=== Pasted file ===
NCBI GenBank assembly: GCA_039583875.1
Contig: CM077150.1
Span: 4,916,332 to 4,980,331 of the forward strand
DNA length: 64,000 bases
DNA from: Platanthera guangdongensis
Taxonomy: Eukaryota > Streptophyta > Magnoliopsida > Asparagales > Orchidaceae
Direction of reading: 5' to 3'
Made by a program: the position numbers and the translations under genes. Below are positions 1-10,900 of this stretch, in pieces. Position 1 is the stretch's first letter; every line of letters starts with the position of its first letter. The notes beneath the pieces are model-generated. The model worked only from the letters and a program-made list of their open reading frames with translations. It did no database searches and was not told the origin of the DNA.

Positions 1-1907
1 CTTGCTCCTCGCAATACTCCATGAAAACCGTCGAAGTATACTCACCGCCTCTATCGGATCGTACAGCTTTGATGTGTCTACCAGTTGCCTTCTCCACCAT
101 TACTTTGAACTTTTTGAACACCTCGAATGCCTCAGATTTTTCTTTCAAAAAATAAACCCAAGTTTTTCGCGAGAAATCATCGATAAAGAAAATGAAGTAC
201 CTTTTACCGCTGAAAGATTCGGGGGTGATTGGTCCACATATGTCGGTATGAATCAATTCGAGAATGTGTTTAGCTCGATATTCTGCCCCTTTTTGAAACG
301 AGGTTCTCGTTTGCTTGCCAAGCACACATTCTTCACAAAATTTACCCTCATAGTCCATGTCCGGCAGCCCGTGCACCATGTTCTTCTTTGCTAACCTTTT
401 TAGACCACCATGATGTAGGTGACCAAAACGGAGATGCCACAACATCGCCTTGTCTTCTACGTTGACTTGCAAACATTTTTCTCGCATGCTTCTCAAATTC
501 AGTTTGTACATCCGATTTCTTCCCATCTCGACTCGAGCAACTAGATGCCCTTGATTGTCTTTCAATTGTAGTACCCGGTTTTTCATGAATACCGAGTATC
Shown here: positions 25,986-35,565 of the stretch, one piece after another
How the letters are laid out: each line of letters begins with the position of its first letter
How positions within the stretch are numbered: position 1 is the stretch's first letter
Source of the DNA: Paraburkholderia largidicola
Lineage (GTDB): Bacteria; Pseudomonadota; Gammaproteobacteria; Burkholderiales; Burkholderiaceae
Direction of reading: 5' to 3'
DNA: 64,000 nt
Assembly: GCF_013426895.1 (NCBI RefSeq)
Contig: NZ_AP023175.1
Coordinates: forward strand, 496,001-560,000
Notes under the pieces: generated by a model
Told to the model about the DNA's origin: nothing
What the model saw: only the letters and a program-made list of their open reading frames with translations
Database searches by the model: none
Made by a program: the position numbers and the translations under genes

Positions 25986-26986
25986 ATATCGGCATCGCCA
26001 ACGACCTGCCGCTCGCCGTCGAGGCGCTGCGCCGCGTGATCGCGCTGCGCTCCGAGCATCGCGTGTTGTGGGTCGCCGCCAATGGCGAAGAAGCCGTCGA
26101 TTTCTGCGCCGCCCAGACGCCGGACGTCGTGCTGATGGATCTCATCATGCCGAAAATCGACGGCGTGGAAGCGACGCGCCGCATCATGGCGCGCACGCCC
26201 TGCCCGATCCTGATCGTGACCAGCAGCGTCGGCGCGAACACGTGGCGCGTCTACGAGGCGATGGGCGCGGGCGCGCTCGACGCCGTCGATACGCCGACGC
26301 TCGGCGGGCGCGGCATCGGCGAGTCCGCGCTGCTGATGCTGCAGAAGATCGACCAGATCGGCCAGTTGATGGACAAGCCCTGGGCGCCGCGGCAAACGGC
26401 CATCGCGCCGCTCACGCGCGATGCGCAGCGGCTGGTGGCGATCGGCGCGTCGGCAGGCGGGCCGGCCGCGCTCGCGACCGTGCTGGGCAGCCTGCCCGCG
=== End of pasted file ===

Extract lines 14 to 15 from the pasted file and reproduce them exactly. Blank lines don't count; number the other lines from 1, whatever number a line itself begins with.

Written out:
401 TAGACCACCATGATGTAGGTGACCAAAACGGAGATGCCACAACATCGCCTTGTCTTCTACGTTGACTTGCAAACATTTTTCTCGCATGCTTCTCAAATTC
501 AGTTTGTACATCCGATTTCTTCCCATCTCGACTCGAGCAACTAGATGCCCTTGATTGTCTTTCAATTGTAGTACCCGGTTTTTCATGAATACCGAGTATC